Fixed Assets: These represent the facilities or resources owned by the business for a longer period of time. The basic purpose of these resources is not to buy and sell them, but to use for future earnings. The benefit from use of these assets is spread over a very long period. The fixed assets could be in tangible form such as buildings, machinery, vehicles, comput- ers etc, whereas some could be in intangible form viz. patents, trademarks, goodwill etc.

Final Accounts
Final Accounts

The fixed assets are subject to wear and tear which is called as depreciation. In the balance sheet, fixed assets are always shown as “original cost less depreciation”.

Investments: These are funds invested outside the business on a temporary basis. At times, when the business has surplus funds, and they are not immediately required for business purpose, it is prudent to invest it outside business e.g. in mutual funds or fixed deposit. The purpose if to earn a reasonable return on this money instead of keeping them idle. These are assets shown separately in balance sheet.

3) Current Assets: These are assets held for running day-to-day business activities. They don’t remain in the same form. Typically, material stock when used in production gets converted to finished goods, which when sold either becomes cash or receivable. This cycle continues for relatively short period of time i.e. a year. Current assets comprise of:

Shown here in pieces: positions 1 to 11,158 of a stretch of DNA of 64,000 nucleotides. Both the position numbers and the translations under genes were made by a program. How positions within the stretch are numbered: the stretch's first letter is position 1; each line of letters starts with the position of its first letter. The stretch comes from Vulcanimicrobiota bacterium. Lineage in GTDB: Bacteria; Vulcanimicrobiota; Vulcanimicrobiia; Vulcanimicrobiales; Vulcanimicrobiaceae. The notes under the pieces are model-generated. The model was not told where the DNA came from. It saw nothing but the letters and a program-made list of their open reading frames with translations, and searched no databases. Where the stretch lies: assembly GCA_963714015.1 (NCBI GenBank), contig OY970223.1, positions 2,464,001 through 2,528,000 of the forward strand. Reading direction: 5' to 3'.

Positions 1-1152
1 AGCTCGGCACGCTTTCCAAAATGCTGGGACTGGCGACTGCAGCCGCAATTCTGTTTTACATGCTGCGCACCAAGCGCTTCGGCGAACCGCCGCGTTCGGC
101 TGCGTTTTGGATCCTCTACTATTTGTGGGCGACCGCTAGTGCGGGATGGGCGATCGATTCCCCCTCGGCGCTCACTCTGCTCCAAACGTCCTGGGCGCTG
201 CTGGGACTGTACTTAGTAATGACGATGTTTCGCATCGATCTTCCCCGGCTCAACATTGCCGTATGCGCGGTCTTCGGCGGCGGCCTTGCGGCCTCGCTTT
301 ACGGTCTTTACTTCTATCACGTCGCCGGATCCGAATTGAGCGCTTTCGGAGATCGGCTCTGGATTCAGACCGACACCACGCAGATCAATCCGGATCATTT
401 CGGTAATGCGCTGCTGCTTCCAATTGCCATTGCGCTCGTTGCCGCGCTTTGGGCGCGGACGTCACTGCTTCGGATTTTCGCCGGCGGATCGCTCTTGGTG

a) Stocks: This includes stock of raw material, semi-finished goods or WIP, and finished goods. Stocks are shown at lesser of the cost or market price. Provision for obsoles- cence, if any, is also reduced. Generally, stocks are physically counted and compared with book stocks to ensure that there are no discrepancies. In case of discrepancies, the same are adjusted to P & L a/c and stock figures are shown as net of this adjustment.

They represent customer balances which are not paid. The bad debts or a

b) Debtors:

2)

provision for bad debt is reduced from debtors and net figure is shown in balance sheet.

c) Bills receivables: Credit to customers may be given based on a bill to be signed by them payable to the business at an agreed date in future. At the end of accounting period, the bills accepted but not yet paid are shown as bills receivables.

d) Cash in Hand: This represents cash actually held by the business on the balance sheet date. This cash may be held at various offices, locations or sites from where the busi- ness activity is carried out. Cash at all locations is physically counted and verified with the book balance. Discrepancies if any are adjusted.

e) Cash at Bank: Dealing through banks is quite common. Funds held as balances with bank are also treated as current asset, as it is to be applied for paying to suppliers. The balance at bank as per books of accounts is always reconciled with the balance as per bank statement, the reasons for differences are identified and required entries are passed.